There would be a greater awareness of the relentless ageing process of members who we previously thought were forever young. Without treated hair, we would look different. For the women, the difference would be more telling. Most men do not dye their hair and it is usual to see some grey hair, mostly men’s, in most adult congregations. But if everyone stopped dyeing, there would be a sea of grey and white, since there are usually more women than men in church. We would be surprised, perhaps dismayed, at how old others and ourselves appear. It could even be depressing, or devastating for some.

The members of the leadership team would have a heightened awareness of the ageing process in the congregation. They would think of the various implications of that. The financial implications would certainly surface. So would the need to renew leadership and mentor the next generation. The urgency of outreach especially to young people would be highlighted. The need for new blood would stare them in the face. Maybe special fixtures to aid the seniors, need to be added and the building made senior friendly.

The pastor would likely have already been aware of the greying of the congregation. However the colour of hair can be shock therapy for a pastor. Suddenly the needs of the grey haired senior become urgent. Hopefully the pastor would do some research or ask other pastors about how best to equip and serve the seniors in their churches.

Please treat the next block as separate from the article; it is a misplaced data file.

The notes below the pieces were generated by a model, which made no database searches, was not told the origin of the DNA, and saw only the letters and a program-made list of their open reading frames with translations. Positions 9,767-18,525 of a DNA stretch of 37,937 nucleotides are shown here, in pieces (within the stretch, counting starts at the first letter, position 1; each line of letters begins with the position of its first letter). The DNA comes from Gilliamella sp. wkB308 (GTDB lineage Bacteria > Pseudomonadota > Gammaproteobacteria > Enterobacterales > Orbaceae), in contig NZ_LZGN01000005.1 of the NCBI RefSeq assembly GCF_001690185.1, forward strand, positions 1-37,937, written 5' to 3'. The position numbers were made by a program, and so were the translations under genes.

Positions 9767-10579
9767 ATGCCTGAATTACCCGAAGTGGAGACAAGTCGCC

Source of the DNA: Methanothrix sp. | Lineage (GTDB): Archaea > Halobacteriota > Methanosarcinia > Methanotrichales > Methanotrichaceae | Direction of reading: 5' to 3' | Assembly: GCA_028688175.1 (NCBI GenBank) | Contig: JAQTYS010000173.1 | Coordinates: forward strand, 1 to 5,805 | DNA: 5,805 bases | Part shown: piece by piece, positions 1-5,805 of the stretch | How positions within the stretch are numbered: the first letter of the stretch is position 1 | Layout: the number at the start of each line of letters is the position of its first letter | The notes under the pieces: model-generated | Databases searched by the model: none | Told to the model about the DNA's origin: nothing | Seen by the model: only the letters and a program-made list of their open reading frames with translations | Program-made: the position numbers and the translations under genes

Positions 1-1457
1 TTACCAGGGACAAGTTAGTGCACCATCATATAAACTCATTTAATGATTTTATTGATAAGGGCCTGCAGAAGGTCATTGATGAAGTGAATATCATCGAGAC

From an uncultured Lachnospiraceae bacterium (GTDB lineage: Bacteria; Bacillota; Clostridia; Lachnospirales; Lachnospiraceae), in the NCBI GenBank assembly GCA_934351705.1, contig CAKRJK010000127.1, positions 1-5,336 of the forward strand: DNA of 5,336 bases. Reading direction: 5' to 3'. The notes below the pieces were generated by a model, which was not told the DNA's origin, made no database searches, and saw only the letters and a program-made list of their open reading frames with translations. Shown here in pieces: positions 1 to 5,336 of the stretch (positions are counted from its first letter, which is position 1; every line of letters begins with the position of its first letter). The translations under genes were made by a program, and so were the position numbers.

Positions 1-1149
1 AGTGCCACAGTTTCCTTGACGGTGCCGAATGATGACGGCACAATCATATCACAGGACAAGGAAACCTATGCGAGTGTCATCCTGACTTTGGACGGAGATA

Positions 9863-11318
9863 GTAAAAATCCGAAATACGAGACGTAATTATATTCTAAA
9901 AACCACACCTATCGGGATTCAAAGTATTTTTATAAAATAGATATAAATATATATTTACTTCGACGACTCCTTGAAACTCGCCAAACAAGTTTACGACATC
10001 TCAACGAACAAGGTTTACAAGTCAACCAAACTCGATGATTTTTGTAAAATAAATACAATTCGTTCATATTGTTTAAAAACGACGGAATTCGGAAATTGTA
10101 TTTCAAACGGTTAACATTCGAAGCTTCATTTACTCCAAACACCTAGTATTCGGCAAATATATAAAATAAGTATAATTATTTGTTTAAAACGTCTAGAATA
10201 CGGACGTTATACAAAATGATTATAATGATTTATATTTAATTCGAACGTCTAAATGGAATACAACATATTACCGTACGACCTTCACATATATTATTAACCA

So it may be a good thing for everyone in church to stop dyeing their hair for a year. In addition, more people will offer them their seats in the MRT during peak hours.

The problem of ageing

Since I am doing some research on spirituality and ageing, I’d like to share with readers some quotes from a book I am reading, while at the same time store some references that may be useful for myself.

“Modern scholars of aging believe that an accumulation of empirical facts will someday produce total understanding of the natural and social worlds, allowing us to grow old without disease, suffering, conflict, or mystery. The problem with this mythology of scientific management is not that it is altogether false, but that it is only half true. The scientific management of aging fundamentally misconstrues the “problem” of aging. As T.S. Eliot once remarked, there are two kinds of problems in life. One kind requires the question, What are we going to do about it? The other calls for different questions: What does it mean? How does one relate to it? The first kind of problem is like a puzzle that can be solved (though aging is more accurately ameliorated than solved) with appropriate technical resources and pragmatic responses. The second kind of problem poses a deeper range of challenges, which no particular policy, strategy, or technique will overcome. Of course, shaping one’s vision according to the Christian story will not remove the challenges of aging, but it hold the possibility of helping us to understand, accept, and imaginatively transform the unmanageable, ambiguous aspects of our existence.”(69)